Friday, July 6, 2012
Oil firms must take responsibility for petrol prices
Yesterday I wrote an article for "The House" magazine, about petrol prices, and why international oil firms must take responsibility.
You can read my article below.
First of all, the government has stepped up to the plate on petrol prices: stopping the 3p August rise, scrapping the January rise, and cutting fuel duty by -1p in 2011. Taken as a whole, this is a radical tax-cutting agenda, targeted in a way to help the poor. It shows that this Government is on the side of strivers – supporting aspiration, and hard work – especially as it comes against the backdrop of an economic crisis.
Ministers have done not so much a U-turn as an L-turn. They have listened to the Parliamentary campaign, to petitions such as the one at www.PetrolPromise.com, to the views of many colleagues, and particularly to what is perhaps the most effective campaigning pressure group in the country, FairFuelUK.
The question is: What next? The government has taken responsibility, but major oil firms have conspicuously failed to do so. Petrol prices are high – not just because of tax, but because of the UK oil market as well. Look at the facts. Fuel is still at around £1.30 a litre. The UK has the tenth highest petrol price in Europe and the second highest diesel price.
There is also disturbing evidence of uncompetitiveness in the oil market. Pump prices are quick to rise, but it feels like you need a court order to get them down. From May to August last year, oil prices fell by 5.5% (adjusting for exchange rates). But petrol and diesel stayed stubbornly high, falling by just 1.5 per cent.
There is also the thorny problem of local variation in petrol prices – especially in rural areas, but also in towns like Harlow. Harlow residents often write to me, saying that fuel is 5p cheaper in nearby towns like Epping, Hoddesdon, Welwyn, and Stevenage. There is simply no explanation for it, other than a lack of competitiveness.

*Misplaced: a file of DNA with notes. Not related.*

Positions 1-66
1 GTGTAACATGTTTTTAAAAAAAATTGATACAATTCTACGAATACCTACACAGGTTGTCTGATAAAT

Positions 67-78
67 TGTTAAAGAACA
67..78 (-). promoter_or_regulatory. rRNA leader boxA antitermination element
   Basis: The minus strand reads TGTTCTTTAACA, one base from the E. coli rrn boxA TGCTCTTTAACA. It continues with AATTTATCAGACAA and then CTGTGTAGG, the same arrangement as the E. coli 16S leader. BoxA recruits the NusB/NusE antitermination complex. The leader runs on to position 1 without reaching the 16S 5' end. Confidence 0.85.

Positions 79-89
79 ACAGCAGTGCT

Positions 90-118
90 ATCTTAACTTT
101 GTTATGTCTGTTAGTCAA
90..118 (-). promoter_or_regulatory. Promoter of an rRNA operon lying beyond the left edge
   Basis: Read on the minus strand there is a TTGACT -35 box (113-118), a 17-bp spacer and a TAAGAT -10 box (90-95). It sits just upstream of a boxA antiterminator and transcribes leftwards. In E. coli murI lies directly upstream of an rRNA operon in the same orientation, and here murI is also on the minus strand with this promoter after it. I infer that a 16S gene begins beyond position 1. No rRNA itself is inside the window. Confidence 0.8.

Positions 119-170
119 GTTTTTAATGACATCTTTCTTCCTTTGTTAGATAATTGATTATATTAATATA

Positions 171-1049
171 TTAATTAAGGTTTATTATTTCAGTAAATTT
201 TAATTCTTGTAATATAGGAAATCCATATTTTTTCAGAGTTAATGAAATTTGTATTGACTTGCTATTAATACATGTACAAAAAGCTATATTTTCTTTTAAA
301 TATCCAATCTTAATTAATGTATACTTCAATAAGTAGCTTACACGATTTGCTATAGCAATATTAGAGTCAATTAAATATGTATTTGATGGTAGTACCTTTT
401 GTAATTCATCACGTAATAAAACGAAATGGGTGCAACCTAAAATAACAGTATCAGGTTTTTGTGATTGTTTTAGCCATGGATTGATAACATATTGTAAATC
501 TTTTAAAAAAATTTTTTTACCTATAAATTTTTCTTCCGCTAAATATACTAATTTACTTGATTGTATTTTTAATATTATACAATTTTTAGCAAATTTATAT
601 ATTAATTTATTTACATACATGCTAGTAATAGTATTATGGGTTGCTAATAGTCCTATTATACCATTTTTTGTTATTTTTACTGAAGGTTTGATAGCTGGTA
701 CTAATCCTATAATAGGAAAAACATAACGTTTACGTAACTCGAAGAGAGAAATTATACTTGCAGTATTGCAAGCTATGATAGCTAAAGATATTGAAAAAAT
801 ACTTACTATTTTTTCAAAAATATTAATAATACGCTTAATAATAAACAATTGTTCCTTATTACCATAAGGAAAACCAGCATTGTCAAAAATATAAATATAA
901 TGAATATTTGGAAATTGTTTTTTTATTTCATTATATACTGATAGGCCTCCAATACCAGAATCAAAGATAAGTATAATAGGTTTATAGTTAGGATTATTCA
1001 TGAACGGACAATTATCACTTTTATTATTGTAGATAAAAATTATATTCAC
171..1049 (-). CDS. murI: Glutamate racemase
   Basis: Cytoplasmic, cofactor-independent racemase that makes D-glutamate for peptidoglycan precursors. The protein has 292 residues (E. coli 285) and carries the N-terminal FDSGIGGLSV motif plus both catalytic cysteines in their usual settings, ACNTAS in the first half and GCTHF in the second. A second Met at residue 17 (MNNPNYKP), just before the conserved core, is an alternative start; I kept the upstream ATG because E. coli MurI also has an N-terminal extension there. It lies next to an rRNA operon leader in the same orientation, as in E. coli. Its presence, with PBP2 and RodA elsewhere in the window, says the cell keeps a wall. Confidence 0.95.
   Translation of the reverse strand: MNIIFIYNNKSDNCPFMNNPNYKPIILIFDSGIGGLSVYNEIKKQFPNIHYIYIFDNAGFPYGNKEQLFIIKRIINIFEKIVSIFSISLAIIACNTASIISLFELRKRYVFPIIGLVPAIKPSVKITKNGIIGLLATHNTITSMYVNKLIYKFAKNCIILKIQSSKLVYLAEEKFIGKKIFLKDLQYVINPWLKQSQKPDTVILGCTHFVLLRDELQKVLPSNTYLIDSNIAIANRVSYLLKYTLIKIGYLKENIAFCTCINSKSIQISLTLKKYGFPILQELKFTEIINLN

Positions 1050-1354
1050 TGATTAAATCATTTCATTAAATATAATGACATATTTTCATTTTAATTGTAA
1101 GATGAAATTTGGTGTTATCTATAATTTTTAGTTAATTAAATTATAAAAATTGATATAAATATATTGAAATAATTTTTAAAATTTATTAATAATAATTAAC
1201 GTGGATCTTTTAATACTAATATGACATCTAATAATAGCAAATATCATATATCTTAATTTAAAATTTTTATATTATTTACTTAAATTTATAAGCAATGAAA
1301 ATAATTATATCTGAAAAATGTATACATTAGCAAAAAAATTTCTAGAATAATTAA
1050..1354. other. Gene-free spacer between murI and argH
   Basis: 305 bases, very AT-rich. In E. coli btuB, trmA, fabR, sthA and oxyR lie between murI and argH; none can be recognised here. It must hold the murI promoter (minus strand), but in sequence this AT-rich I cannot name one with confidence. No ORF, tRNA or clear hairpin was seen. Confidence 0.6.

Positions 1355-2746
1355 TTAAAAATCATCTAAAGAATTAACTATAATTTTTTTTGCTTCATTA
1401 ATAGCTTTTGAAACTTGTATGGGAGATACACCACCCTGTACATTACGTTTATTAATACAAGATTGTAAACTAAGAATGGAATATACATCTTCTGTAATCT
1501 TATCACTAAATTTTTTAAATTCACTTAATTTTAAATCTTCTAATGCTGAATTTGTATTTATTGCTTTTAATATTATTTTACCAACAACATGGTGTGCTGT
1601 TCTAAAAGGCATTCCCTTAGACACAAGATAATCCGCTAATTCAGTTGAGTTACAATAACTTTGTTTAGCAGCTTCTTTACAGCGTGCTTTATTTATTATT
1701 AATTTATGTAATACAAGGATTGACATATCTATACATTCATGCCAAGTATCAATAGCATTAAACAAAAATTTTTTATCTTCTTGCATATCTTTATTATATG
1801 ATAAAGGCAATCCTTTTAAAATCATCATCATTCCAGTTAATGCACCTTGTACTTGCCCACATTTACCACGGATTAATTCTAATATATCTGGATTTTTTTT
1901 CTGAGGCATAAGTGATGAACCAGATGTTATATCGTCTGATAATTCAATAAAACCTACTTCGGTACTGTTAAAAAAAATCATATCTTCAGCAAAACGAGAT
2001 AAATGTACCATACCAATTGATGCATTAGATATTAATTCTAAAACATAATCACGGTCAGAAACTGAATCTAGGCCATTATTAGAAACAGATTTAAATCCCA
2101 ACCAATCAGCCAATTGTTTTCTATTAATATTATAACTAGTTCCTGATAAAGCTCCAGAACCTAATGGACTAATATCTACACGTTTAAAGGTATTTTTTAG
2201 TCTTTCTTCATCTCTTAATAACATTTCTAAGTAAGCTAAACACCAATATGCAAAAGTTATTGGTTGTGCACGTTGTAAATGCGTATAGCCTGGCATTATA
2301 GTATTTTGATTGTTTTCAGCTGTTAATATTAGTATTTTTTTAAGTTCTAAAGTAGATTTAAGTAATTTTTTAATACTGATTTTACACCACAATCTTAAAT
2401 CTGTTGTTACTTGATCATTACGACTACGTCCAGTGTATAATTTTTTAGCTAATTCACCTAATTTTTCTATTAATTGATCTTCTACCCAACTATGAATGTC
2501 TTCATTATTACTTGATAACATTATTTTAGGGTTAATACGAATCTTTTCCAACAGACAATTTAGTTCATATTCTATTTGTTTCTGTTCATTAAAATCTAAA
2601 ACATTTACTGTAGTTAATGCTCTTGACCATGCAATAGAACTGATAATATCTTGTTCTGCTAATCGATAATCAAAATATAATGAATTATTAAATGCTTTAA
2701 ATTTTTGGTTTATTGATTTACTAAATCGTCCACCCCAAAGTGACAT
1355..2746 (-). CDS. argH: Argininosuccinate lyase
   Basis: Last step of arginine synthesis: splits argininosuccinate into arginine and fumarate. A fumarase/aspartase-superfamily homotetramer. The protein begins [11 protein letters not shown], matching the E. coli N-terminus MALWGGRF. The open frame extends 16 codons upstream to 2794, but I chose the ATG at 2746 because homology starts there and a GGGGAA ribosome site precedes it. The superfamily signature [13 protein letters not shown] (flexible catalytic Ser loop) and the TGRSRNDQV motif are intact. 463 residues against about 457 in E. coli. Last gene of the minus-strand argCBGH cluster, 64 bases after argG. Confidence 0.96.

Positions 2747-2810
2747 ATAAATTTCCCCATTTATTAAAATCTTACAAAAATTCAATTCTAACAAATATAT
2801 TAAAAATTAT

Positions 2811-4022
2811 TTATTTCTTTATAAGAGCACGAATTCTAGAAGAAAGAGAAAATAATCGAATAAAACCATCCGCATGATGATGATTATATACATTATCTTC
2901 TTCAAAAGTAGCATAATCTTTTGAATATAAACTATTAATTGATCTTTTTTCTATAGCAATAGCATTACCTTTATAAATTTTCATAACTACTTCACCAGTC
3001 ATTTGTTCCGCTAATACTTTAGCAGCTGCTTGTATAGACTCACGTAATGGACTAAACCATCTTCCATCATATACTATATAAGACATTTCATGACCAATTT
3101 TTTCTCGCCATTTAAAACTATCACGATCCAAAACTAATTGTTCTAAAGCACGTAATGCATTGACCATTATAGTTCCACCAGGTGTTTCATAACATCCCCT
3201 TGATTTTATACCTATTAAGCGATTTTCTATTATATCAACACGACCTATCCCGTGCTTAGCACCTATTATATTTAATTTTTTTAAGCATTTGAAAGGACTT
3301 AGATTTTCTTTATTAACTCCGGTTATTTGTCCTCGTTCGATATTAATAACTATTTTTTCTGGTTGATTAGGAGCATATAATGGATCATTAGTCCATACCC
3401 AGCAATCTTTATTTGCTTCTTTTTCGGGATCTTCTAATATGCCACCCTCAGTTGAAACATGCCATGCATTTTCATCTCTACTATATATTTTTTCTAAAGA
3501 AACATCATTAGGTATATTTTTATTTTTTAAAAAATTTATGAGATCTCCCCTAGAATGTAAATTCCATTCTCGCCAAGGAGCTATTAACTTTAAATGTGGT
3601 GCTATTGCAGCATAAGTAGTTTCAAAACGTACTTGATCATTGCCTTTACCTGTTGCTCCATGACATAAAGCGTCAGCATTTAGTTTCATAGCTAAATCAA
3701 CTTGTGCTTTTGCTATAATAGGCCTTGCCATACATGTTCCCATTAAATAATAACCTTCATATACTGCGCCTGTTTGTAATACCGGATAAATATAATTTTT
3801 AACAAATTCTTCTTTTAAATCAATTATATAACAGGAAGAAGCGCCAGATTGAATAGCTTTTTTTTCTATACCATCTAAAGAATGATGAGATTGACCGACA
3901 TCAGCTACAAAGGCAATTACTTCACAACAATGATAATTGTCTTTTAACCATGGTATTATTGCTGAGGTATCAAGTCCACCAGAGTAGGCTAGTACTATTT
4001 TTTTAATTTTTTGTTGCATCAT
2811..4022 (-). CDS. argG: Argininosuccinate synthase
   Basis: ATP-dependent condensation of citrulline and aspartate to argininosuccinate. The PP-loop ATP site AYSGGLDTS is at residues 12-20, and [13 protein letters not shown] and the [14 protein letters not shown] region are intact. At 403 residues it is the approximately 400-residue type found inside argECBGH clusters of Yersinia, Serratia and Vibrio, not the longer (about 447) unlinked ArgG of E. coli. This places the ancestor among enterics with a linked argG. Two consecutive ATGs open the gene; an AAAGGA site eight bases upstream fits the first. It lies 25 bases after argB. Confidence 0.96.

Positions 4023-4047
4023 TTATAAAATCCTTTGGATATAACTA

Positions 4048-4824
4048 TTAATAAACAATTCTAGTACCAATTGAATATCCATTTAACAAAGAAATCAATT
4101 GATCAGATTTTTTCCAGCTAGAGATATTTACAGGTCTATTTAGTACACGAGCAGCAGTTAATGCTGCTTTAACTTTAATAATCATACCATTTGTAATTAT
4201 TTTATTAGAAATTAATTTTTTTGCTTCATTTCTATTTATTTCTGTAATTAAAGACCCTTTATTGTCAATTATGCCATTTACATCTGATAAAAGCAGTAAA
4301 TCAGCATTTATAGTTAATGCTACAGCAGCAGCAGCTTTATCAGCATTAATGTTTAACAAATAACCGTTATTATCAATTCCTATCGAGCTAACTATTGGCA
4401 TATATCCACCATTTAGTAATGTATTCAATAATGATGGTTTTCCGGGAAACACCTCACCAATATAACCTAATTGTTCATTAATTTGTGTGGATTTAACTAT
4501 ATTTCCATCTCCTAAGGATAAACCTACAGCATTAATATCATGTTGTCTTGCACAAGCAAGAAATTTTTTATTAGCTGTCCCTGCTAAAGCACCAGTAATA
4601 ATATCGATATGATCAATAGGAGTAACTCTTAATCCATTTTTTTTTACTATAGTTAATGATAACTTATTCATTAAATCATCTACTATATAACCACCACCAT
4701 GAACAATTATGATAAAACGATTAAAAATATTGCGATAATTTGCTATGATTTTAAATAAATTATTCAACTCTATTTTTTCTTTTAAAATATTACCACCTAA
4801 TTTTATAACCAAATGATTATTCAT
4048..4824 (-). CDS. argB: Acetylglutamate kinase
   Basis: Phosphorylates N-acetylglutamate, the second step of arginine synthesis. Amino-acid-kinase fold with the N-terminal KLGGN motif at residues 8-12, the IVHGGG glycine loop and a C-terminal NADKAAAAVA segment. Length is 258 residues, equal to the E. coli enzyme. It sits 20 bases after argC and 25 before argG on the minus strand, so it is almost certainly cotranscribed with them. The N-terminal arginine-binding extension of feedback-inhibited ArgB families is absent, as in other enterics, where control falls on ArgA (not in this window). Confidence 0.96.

So what are the Office of Fair Trading doing about this? Disappointingly, the OFT have indicated that they will not investigate the UK oil market, despite not having done so since 1998, and despite a dossier of evidence from Brian Madderson and the Retail Motor Industry association showing that British motorists are being fleeced.
That is why, together with 65 MPs of all parties, I am asking the Backbench Business Committee for a debate, with a vote insisting that the OFT investigate. A vote in the House is crucial, as the OFT is independent, and cannot be instructed by Ministers.
Britain is lagging behind the curve on this. Many other G20 countries are taking regulatory action. Germany is introducing fuel price regulation– to limit price-rises, and to stop excessive variation from one town to the next. Austria implemented theirs last year. America is bringing in tough penalties for oil traders, if they are convicted of “market-manipulation”. These are all things Britain could do as well. If other forward-looking G20 nations are clamping down on uncompetitive behaviour, so should we.